It’s an exciting time for voice. Amazon’s Alexa has come into her own these last couple of years. Some analysts estimate as many as 8.2 million devices have been sold since late 2014. I personally find myself talking to Alexa multiple times a day, every day. It’s truly a remarkable feat of technology.
The engineer in me is fascinated by Alexa. And, being at Bottle Rocket where I work on the frontline of all things technology, I recently decided I wanted to write my own Alexa app, uhm I mean skill (which you’ll learn about later). Bottle Rocket promotes a learning culture, so I quickly tapped into other engineers and strategists here who were already tinkering (and in some cases, more than tinkering) with voice and lots of impressive things in the “personal digital assistant” space.
Much to my surprise, I found that even as a veteran engineer, I had some trouble following the conversation. While Alexa hasn’t even officially turned 3 yet, a whole vernacular has popped up around her that can be a little overwhelming.
So, before I rolled up my sleeves and started coding my first Alexa skill, I put together this handy little glossary of Alexa lingo.
Alexa Development Terminology
Except in the case of the Echo Tap, which has a physical button, Echo has multiple microphones that are always listening. Think of the device as being in standby mode. It is not fully activated and comprehending until you call out the wakeword. By default, this wakeword is “Alexa.” There are currently four other wakewords you can set on the device.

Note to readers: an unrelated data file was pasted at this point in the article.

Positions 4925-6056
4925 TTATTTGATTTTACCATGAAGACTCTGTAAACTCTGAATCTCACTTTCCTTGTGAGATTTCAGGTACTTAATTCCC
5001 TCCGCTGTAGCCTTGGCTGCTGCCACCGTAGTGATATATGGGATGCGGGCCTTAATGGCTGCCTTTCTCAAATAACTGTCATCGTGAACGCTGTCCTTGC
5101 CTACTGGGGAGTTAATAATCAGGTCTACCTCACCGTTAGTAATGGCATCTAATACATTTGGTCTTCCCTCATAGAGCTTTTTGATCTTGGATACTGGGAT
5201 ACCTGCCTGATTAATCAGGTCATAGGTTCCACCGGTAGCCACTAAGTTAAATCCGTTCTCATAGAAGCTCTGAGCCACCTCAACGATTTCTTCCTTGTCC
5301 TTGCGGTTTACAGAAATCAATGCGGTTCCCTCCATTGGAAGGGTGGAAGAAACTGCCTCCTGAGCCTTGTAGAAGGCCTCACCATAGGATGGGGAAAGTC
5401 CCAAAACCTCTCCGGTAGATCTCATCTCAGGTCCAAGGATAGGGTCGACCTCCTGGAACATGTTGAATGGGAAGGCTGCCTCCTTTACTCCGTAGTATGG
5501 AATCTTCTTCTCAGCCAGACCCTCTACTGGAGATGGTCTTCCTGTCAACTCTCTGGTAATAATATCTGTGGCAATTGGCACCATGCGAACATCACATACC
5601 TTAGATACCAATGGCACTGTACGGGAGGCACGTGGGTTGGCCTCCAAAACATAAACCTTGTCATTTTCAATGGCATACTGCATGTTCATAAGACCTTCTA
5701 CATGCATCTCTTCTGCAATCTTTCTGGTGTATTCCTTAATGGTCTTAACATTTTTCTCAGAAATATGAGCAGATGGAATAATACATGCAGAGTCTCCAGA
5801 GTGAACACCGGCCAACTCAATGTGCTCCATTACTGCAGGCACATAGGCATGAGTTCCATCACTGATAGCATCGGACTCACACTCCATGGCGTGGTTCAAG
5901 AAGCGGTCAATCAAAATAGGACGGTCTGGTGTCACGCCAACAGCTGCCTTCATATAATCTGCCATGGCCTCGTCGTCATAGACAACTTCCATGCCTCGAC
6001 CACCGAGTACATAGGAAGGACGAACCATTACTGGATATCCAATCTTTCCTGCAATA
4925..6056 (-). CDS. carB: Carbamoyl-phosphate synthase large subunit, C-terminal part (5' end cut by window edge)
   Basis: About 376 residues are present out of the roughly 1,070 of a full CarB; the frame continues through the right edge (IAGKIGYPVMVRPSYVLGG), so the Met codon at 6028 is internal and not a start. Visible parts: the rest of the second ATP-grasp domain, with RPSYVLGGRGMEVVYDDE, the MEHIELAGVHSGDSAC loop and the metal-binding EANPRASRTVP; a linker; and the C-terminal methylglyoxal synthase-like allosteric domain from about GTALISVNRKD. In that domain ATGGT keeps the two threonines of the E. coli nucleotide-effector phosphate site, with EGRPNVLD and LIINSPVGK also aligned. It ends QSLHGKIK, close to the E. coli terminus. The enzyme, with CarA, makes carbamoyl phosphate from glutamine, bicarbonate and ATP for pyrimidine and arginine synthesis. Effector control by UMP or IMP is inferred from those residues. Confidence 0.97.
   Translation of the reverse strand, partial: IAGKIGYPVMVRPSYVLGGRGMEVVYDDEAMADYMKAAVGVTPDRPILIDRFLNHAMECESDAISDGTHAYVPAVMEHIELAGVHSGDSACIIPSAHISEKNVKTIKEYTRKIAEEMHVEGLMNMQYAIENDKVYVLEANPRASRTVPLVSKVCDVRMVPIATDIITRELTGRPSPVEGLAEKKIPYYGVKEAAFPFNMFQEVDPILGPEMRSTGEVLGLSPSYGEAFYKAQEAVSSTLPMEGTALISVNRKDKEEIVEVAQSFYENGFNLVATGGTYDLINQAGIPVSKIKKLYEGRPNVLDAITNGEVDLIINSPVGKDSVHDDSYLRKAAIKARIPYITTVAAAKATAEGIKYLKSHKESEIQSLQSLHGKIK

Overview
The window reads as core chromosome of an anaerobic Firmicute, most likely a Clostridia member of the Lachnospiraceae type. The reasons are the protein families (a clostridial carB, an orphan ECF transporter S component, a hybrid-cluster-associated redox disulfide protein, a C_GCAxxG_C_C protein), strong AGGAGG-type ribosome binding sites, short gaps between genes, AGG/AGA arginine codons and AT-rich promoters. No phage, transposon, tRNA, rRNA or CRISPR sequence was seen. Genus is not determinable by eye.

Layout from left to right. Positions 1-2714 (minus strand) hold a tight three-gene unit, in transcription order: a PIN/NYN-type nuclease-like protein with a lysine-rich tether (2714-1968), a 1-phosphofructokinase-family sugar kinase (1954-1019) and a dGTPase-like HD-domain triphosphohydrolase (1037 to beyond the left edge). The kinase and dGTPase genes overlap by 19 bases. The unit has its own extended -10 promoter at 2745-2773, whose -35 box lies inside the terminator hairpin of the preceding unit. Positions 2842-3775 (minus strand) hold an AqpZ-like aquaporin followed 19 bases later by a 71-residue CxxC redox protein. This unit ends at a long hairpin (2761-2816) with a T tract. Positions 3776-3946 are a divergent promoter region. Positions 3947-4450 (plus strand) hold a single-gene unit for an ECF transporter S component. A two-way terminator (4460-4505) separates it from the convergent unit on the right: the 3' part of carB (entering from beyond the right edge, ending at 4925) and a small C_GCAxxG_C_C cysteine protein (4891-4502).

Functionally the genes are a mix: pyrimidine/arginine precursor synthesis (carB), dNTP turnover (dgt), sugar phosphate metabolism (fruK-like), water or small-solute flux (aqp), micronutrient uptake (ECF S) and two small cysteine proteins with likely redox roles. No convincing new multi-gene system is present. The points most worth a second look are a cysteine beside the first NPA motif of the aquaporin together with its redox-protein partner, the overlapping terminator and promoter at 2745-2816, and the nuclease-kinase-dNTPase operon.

Skills are essentially apps for Alexa. The list of available skills for Alexa is growing every day. If you haven’t done so before, spend a few minutes browsing some of the most popular.
The invocation is the word or words used to identify a particular skill. I’ve heard it described as synonymous to an app name, but I think a better analogy is the app icon since you may choose to call your skill “Greatest Alexa Skill” but might settle on an invocation word that’s less of a mouthful, like “G.A.S.”
This one doesn’t directly relate to the spoken script with Alexa, but rather intent is the “what” in what are you trying to accomplish by speaking to Alexa in the first place.
Utterances represent the variances of spoken language and all the nuance that implies. Think of all the different ways someone might ask about the weather. What’s the weather? What’s my weather? What is my weather? What is the weather like? That list can get very long very quickly. Getting utterances right can be tough, but Amazon’s guidelines are helpful.
Slot is another word for what programmers and mathematicians call variables. If you think back to algebra, x in the equation 50+x=75 would be the variable. In Alexa’s vernacular x is the slot.
Developing for Alexa
Now that you know the terms in play, you can begin to see how they fit together.
Alexa, ask Southwest about my flight info.
<Respond with information about an upcoming flight>
Alexa, ask Coke Freestyle for today’s top mix.
<Respond with information about the most popular Freestyle mix for today’s date>
Alexa, tell NPR to remind me when Way With Words starts.
<Set a reminder for when the program “Way With Words” is scheduled to next air>
Eureka! Now you’re speaking Alexa!
Of course, a lot more goes into building a great voice experience than just understanding the terminology. Publishing an Alexa skill is a blending of engineering, strategy, and quality assurance. Amazon’s submission process requires knowledge of policy guidelines, cloud-based security, and a combination of functional and experiential testing. Lucky for you (and me), my colleagues here at Bottle Rocket have a head start.
I encourage you to schedule a demonstration of Bottle Rocket’s voice expertise. Even if you aren’t quite sure how an Alexa skill fits into your overall digital strategy, seeing some of the exciting work going on here will get the wheels turning